A Kidnapped Santa Claus
A Kidnapped Santa Claus is a Christmas-themed short story written by L. Frank Baum, famous as the creator of the Land of Oz; it has been called "one of Baum's most beautiful stories" and constitutes an influential contribution to the mythology of Christmas.
"A Kidnapped Santa Claus" was first published in the December 1904 edition of The Delineator, the women's magazine that would print Baum's Animal Fairy Tales in the following year. The magazine text was "admirably illustrated" with "pen drawings of marked originality" by Frederick Richardson, who would illustrate Baum's Queen Zixi of Ix in 1905.
"A Kidnapped Santa Claus" was published two years after Baum's The Life and Adventures of Santa Claus (1902), and shares its mythological cosmos: in the story as in the novel, Santa lives in the Laughing Valley on the border of the Forest of Burzee, and is assisted by knooks, ryls, fairies, and pixies. In modern editions the two works, novel and story, are sometimes published together.
Though the short story has strong similarities with the novel, it has been interpreted as presenting "a less rosy view" of the world, in that it shows elements of evil as fundamental to existence and ineradicable.
The story opens with a quick overview of Santa's castle in the Laughing Valley. Its focus soon switches to the five Caves of the Daemons in nearby (though unnamed) mountains. These creatures are pagan daemons rather than Christian demons, in that they are not servants of Satan or necessarily evil. Four of the five, the Daemons of Selfishness, Envy, Hatred, and Malice, certainly are bad, but the fifth, the Daemon of Repentance, is a more ambiguous figure.
The Daemons of the Caves resent Santa Claus because children under the influence of his gifts rarely visit their caves. They decide to frustrate his efforts and counter his influence. (The Daemon of Repentance goes along with the plan, since children cannot reach his remote cave without passing through the caves of his compatriots beforehand.) The Daemons first try to tempt Santa Claus to their own vices; they visit him one by one, and attempt to lure him into selfishness, envy, and hatred. Santa Claus merely laughs at their clumsy efforts. (The obvious model for these episodes is the Temptation of Christ in the Synoptic Gospels.) Failing at temptation, the Daemons instead kidnap Santa Claus; they lasso him as he is riding in his sleigh on Christmas Eve, and bind him in their caverns.
Santa Claus is accompanied on his rounds by a fairy, pixie, knook, and ryl, who travel under the seat of his sleigh; once the four realize that Santa is gone, they endeavor to complete his mission and deliver the gifts. They generally succeed, though with some mistakes; they deliver a toy drum to a little girl and a sewing kit to a little boy. Overall, though, they manage to save Christmas. Then they report Santa's absence; the queen of the fairies in the Forest of Burzee knows what has happened. An army of magical creatures is mustered to rescue the missing hero. Meanwhile, though, Santa is released from captivity by the Daemon of Repentance, who has repented the kidnapping. Santa meets the army on its way, and turns it back from attacking the daemons.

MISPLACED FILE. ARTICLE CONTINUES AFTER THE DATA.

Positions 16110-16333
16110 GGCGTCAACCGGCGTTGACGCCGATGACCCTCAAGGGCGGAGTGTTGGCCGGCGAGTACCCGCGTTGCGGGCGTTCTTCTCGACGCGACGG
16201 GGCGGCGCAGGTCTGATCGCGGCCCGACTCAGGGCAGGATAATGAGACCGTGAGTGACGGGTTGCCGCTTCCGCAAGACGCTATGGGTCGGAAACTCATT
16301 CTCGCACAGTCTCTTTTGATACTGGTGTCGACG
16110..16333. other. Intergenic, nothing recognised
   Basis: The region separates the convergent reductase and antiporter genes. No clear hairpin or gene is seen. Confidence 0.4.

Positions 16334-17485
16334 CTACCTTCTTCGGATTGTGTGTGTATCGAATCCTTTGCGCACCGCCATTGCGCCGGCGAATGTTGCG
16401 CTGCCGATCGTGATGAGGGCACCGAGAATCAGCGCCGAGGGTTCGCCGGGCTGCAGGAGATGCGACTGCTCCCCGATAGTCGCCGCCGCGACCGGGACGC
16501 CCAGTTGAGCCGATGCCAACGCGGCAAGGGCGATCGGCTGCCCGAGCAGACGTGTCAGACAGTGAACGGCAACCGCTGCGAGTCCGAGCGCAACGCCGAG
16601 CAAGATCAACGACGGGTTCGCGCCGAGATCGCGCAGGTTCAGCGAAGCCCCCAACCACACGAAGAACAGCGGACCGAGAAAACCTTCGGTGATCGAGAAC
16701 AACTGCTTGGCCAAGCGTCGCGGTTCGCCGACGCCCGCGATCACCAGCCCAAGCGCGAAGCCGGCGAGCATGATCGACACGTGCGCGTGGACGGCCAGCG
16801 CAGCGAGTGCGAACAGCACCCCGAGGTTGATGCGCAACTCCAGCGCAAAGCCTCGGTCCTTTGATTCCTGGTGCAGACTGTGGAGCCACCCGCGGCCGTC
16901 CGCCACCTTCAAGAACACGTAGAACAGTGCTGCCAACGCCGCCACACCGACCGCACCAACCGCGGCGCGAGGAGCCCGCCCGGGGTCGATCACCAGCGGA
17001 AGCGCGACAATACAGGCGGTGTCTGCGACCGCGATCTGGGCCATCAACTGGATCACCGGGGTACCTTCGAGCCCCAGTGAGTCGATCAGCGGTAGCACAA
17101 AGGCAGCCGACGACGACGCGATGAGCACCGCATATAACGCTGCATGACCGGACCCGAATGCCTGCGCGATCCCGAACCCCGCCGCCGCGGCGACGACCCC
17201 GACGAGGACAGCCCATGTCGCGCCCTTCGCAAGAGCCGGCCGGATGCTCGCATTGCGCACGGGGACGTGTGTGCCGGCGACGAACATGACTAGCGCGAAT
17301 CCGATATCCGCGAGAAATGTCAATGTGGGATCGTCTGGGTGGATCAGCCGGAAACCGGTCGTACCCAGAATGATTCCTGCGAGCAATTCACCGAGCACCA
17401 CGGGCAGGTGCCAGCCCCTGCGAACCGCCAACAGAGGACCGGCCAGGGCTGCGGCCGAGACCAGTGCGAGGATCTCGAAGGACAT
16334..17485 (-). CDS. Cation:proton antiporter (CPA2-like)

(In the seventh chapter of The Life and Adventures of Santa Claus, titled "The Great Battle Between Good and Evil," Baum depicts a combat between massed magical forces. Here in the short story he avoids that spectacle, a strategy he would employ again in the climax of the sixth Oz book, The Emerald City of Oz, in 1910.)
Later editions, adaptations, influences
"A Kidnapped Santa Claus" appeared in an anthology of Christmas stories in 1915; The Baum Bugle reprinted it for Christmas in 1968. The story was released in book form in 1969, with a Foreword by Martin Williams and new illustrations by Richard Rosenblum. It has appeared in multiple editions in multiple forms since.
In 1989 the story was adapted into a musical play for children, Santa Claus is Missing!, by Sylvia Ashby, with songs by Scott Taylor. Another adaptation exists in the form of the animated film Who Stole Santa? in the Oz Kids series (1996). In 2009, cartoonist Alex Robinson adapted the story into comic form in a book released by Harper Collins. More generally, the idea of kidnapping Santa Claus has been exploited by other artists in other works, as in Jean Van Leeuwen's book The Great Christmas Kidnapping Caper (1975), Tim Burton's film The Nightmare Before Christmas (1993), and Ruth Ann Pattee's play Can Mrs. Claus Save Christmas? (2000).
In 2012, Teresa deBarba-Miller wrote an original story, SANTA CLAUS IN LAUGHING VALLEY, A Christmas Fantasy, and a call for parents to fight for the Arts in public schools (Xlibris), featuring "Santa's Laughing Song" (music and lyrics). Introduction to "The value of Participatory Stories," by Laura Simms; Cover design, original music and edited by Thomm Morgan. That was about kinapping santa.
- Michael O'Neal Riley, Oz and Beyond: The Fantasy World of L. Frank Baum, Lawrence, KS, University Press of Kansas, 1997; p. 112.
- Henry Turner Bailey, ed., The School Arts Book, Vol. 4, Worcester, MA, Davis Publications, 1905; p. 299.
- L. Frank Baum, The Complete Life and Adventures of Santa Claus, Holicong, PA, Wildside Press, 2002.
- L. Frank Baum, L. Frank Baum's Book of Santa Claus, Radford, VA, Wilder Publications, 2007.
- Katharine M. Rogers, L. Frank Baum, Creator of Oz: A Biography, New York, St. Martin's Press, 2002; p. 102.
- L. Frank Baum, "A Kidnapped Santa Claus," The Baum Bugle, Vol. 12 No. 3 (Winter 1968).
- L. Frank Baum, A Kidnapped Santa Claus, Foreword by Martin Williams, Indianapolis, Bobbs-Merrill, 1969.
An interactive musical, also under the title "Santa Claus is Missing," written by Morna Murphy with songs by Ralph Martell, played at the Staten Island Children's Museum from 2003 to 2008.